On April 6, Bud Green, a retirement plan consultant from SageView Advisory Group, presented an overview of fundamentals for retirement planning, including tips for Social Security and Medicare, the mechanics of 401(k) and IRA withdrawals, and balancing risks when investing.
Spending and expenses
When planning for retirement, there are three types of spending and expenses to take into account: predictable, unpredictable, and semi-predictable.
- Utilities, mortgage, etc.
- Cost of living
- Health care such as Medicare supplements
- “Fun” spending such as vacations
Some of the factors to consider when saving for retirement
- Life expectancy is longer than it was in the past, with couples living longer overall and women living longer than men.
- Long-term health care insurance premiums can go up, costing an arm and a leg when you’re in your 50s and 60s. Many homeowners use their homes as an investment to pay for long-term health care if it’s needed.
- While you may be spending less in today’s dollars, overall this will look like more due to inflation.
- Waiting to collect your Social Security each year past the age of 65 can get you an additional 8% per each full year up to age 70.
- It’s worth considering taking your Social Security later if you think your lifespan will surpass 80.
Types of investments
Most people will dip into their principle over time instead of just living off profits.
With cash you don’t earn interest. Following are estimates of earnings for different types of investments:
- Bonds +1%
- Real estate +2%
- Stocks +4%
In general, real estate and stocks yield higher outcomes that bonds over time.
Stocks generally have long-term growth no matter what, even if they dip every few years.
Information to keep in mind when trying to minimize your taxes
- Traditional IRAs, 401(k), and MPI plans are 100% taxable
- Roth IRAs are tax-free
- Bank/Brokerage plans are taxable at 0%-100% depending on the plan
Advice on annuities
- Fixed index annuities: never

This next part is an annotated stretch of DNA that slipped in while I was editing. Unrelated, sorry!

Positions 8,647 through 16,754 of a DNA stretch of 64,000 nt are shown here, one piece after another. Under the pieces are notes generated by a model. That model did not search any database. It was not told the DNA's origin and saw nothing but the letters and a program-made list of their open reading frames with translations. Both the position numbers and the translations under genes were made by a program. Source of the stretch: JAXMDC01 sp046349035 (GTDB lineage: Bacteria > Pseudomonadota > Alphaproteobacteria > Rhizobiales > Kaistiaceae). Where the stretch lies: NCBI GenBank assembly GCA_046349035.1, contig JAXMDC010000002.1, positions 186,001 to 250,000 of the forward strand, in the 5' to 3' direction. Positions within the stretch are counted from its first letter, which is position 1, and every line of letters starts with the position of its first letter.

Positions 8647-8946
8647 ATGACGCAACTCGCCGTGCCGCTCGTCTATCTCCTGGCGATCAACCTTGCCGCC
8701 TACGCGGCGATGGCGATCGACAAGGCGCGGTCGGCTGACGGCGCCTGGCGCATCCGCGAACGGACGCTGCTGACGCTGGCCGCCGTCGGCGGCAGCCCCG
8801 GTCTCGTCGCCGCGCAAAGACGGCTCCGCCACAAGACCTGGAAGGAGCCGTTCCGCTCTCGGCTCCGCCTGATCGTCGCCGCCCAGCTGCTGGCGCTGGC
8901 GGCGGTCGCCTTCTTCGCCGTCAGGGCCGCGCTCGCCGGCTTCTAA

- Deferred/variable annuities: probably not
- Immediate annuities: sometimes
An annuity is a long-term investment issued by an insurance company. It gives you a fixed amount of money each year for the rest of your life. The idea is to help protect you from the risk of outliving your income. But while it’s good to ensure the same amount of income for the rest of your life, one downside is that a consistent income doesn’t take inflation into account.
When taking out an annuity, it’s only worth it if you think you’re going to live past your break-even point. For example, if you have $1 million dollars and you think you need $1.5 million to survive until you die, it’s worth considering an annuity. But if you suddenly die after being paid out only $300,000, the remaining money will be lost.
Reasons people move money from a 401(k) to an IRA
- More flexibility on withdrawals and withholding
- Pay dividends to cash
- Want an independent financial manager/planner
Reasons to hire a financial advisor
- Can understand how you feel about money
- Can stop you from acting emotionally
- Can provide planning and investment management
Fee-based advisors are recommended, charging a flat fee or a percentage of assets (0.25% to 1% annually). When working with an advisor, make sure to pay attention to your overall expenses.
It’s suggested to seek retirement advice within 5 to 7 years of your planned retirement date.
Members seeking a customized retirement income plan can contact Bud Green, CIMA, AIF at email@example.com.